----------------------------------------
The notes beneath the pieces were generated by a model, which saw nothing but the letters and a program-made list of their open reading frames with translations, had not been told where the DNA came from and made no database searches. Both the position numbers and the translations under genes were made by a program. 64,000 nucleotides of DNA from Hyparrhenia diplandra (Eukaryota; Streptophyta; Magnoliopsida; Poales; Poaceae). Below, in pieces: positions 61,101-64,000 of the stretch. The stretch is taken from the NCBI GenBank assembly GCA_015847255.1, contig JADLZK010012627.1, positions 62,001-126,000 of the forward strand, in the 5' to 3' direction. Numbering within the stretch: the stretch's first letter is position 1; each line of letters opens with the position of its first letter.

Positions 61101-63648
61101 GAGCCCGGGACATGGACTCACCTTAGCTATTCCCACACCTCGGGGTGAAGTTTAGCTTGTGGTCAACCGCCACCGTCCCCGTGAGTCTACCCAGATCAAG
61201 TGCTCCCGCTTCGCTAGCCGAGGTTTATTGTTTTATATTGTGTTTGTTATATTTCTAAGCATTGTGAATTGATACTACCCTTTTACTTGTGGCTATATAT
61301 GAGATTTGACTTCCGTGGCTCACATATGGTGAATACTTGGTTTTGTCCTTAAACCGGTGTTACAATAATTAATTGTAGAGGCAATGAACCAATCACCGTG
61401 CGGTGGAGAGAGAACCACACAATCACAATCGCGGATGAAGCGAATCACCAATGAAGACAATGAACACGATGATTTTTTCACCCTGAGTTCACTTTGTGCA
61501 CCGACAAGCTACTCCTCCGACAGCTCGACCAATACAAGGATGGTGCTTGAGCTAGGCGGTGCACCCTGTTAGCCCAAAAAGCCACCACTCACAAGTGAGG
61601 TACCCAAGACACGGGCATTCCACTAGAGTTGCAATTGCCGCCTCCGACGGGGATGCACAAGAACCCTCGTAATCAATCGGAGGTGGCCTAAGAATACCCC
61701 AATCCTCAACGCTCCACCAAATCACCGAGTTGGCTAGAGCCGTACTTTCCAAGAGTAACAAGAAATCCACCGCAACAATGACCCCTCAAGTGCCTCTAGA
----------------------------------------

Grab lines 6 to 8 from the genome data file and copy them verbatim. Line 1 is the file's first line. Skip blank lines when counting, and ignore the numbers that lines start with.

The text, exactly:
61401 CGGTGGAGAGAGAACCACACAATCACAATCGCGGATGAAGCGAATCACCAATGAAGACAATGAACACGATGATTTTTTCACCCTGAGTTCACTTTGTGCA
61501 CCGACAAGCTACTCCTCCGACAGCTCGACCAATACAAGGATGGTGCTTGAGCTAGGCGGTGCACCCTGTTAGCCCAAAAAGCCACCACTCACAAGTGAGG
61601 TACCCAAGACACGGGCATTCCACTAGAGTTGCAATTGCCGCCTCCGACGGGGATGCACAAGAACCCTCGTAATCAATCGGAGGTGGCCTAAGAATACCCC